In Joel 2, there is a prophecy that there will be a time when God would pour out God’s own Spirit on all flesh. And it says that when that day comes:
“And it shall come to pass afterward
That I will pour out My Spirit on all flesh;
Your sons and your daughters shall prophesy,
Your old men shall dream dreams,
Your young men shall see visions.
And also on My menservants and on My maidservants
I will pour out My Spirit in those days.
“And I will show wonders in the heavens and in the earth:
In Acts 2, Peter and the disciples declared that on Pentecost that prophesied day had come. God had poured out God’s Spirit on ALL FLESH. So what does that mean? In my summation it is God’s proclamation that we are ALL God’s children. Our context has changed. Perhaps there was some point where we might have claimed that we were other than God’s children. But now that time is over. We are now surely all God’s children and it’s time to start living like a family. That’s what the first believers did. They opened their hearts to one another and became as family. They entered into relationship with one another and they stuck together encouraging each other in their destiny toward Godliness. As Paul put it in Ephesians 5, they became imitators of God as dear children–walking in love, as Christ also has loved us and given Himself for us, an offering and a sacrifice to God for a sweet-smelling aroma.”
So what does it mean to be an imitator of God as dear children? Well to me it means pouring ourselves out as God pours God’s self out. Reaching to God as God reaches to us. Giving ourselves away. Is it easy? I want to say yes, but I have witnessed so many people profess otherwise, that the only honest answer I can say is that I do not know. Is it possible? Most definitely. Can anyone do it? Certainly. Even before the day of Pentecost the Hebrew Bible tells numerous stories of people pouring themselves out before God. Some of these people complained to God. Some argued with God. Some walked with God as a friend and posed questions to God. Regardless they acknowledged God and did not hide themselves from God or from others–warts and all. They poured themselves out.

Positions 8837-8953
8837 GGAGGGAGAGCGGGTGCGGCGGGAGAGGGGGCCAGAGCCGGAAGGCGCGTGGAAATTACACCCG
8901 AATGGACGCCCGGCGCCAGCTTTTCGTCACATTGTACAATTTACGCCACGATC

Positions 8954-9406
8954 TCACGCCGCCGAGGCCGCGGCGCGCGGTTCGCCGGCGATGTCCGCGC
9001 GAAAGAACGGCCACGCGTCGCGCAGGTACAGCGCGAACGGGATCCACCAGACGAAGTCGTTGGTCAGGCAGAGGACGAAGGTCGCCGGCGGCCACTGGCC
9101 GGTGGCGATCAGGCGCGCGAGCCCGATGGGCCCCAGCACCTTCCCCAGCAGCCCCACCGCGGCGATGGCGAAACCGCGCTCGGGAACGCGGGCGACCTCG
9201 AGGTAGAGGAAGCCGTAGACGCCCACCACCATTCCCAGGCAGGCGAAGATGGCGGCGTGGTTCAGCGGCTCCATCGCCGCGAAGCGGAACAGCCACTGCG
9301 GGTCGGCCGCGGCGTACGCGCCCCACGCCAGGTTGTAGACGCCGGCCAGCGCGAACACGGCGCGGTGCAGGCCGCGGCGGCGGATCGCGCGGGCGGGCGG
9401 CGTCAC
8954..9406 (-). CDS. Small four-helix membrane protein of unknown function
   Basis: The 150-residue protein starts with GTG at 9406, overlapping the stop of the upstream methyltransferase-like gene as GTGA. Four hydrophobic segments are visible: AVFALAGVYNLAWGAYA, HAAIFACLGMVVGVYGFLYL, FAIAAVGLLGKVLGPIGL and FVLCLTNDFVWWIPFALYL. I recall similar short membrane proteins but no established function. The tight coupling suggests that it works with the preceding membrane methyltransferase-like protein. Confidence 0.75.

There’s this one story of this woman Hannah who was so depressed because she couldn’t have a child. In her sadness, she poured herself out to God. She wasn’t concerned about how people took it. In her pouring out she was seen by this priest dude named Eli. When he saw her moving her lips with no sound coming out (she had poured herself empty before God), Eli walked up to her and they had the following exchange:
Eli asked, “How long will you be drunk? Put your wine away from you!”
But Hannah answered and said, “No, my lord, I am a woman of sorrowful spirit. I have drunk neither wine nor intoxicating drink, but have poured out my soul before the Lord.“Do not consider your maidservant a wicked woman,for out of the abundance of my complaint and grief I have spoken until now.”
Then Eli answered and said, “Go in peace, and the God of Israel grant your petition which you have asked of Him.”
And she said, “Let your maidservant find favor in your sight.” So the woman went her way and ate, and her face was no longer sad. (see 1 Samuel 1)
As I mentioned in the video and as it says in Acts 2, those people who received the Spirit of God appeared drunk to others too. They were inebriated with the jubilation that comes from knowing that they have been fully accepted. In their case they were conscious that God had not only received them, but actually poured out God’s fullness upon them. As it was prayed later in Ephesians 3, they were filled with all of the fullness of God. Can you imagine such a reality? If everyone knew they were filled with God, who could live from a spirit of loss? Who would be afraid to pour themselves out? These are the questions I am living with as I try to pour myself out. Now I leave you with the question that Tom Cruise asked in Jerry Maguire: